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U.S. military officials in Afghanistan “frequently” lost or botched the paperwork packages nominating troops for medals and awards while serving in combat, according to the Defense Department Inspector General.
The IG launched a probe of the awards process in Kabul after complaints about the handling of the Medal of Honor submission for Army Capt. William Swenson, the first officer to receive that award since Vietnam.
The U.S. Forces-Afghanistan awards section “frequently lost awards, had unreliable processes and employed inadequate tracking systems,” the IG wrote in a letter to Rep. Duncan Hunter, R-Calif.
The IG’s report prompted the top general at U.S. Central Command to order a new review into how nominations for awards are handled.
“I have directed [U.S. Forces-Afghanistan headquarters] to conduct a detailed review of their complete award tracking process and report back to me with findings and recommendations,” Army Gen. Lloyd Austin wrote in a letter to Hunter’s office.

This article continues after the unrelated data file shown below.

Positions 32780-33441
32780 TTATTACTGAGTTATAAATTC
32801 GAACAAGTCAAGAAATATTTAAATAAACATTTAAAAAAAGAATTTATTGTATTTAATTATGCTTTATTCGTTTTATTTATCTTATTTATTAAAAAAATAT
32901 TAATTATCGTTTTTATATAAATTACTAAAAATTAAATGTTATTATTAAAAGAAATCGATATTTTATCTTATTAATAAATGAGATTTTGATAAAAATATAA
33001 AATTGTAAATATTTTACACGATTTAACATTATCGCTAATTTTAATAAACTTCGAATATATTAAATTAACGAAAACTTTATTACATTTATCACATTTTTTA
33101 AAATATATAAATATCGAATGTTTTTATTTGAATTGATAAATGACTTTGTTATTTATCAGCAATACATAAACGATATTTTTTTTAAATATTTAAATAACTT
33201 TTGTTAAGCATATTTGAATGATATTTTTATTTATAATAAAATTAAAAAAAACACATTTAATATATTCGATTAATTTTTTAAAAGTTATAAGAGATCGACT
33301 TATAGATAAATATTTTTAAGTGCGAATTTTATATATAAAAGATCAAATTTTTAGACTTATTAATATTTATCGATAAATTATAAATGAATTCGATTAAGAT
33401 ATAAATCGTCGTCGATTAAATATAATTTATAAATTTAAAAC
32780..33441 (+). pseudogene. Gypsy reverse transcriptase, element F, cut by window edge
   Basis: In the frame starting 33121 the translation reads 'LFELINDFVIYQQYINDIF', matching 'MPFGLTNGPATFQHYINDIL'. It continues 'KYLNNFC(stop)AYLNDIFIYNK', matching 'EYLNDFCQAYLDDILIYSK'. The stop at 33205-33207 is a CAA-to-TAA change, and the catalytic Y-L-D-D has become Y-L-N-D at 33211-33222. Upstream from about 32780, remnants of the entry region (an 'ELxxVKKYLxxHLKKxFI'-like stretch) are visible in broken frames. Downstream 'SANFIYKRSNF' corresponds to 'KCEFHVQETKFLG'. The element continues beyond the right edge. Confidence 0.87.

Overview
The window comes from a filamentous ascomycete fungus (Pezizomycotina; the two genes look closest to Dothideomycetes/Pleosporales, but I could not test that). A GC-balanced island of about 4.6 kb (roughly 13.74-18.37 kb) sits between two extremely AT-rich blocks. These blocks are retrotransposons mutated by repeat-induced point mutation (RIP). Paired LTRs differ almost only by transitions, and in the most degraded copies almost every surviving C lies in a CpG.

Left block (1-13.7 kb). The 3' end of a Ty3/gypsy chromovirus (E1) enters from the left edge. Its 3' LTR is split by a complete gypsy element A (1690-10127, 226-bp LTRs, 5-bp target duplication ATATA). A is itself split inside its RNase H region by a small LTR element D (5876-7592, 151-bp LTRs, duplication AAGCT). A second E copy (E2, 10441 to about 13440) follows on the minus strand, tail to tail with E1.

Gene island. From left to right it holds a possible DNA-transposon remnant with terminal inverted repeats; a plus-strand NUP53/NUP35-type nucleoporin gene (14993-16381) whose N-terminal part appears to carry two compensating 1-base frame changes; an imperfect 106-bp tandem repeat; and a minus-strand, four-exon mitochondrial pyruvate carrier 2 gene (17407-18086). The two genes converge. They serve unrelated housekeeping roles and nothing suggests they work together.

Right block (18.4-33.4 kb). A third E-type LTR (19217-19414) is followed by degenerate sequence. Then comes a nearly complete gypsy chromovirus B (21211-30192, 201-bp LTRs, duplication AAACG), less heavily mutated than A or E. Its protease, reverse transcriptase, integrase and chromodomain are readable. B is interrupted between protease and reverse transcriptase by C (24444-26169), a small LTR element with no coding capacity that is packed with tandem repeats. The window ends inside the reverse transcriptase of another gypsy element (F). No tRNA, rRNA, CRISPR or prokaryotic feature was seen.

Pentagon officials notified Hunter’s office due to his interest in the Swenson case.
Swenson led troops through a seven-hour firefight to rescue and recover dozens of fallen comrades and was awarded the Medal of Honor at the White House on Oct. 15.
Defense Secretary Chuck Hagel publicly apologized to Swenson and his family because military officials in Afghanistan lost his initial nomination for the nation’s highest military award.
Army officials said in 2011 that Swenson’s initial nomination was lost at a headquarters unit in Afghanistan.
It received new scrutiny from Marine Gen. John Allen, then the top U.S. commander in Afghanistan, after the battle drew extensive media coverage while a Medal of Honor nomination for another warrior in the same firefight, Marine Sgt. Dakota Meyer, was making its way to President Obama.
Meyer received his Medal of Honor in September 2011.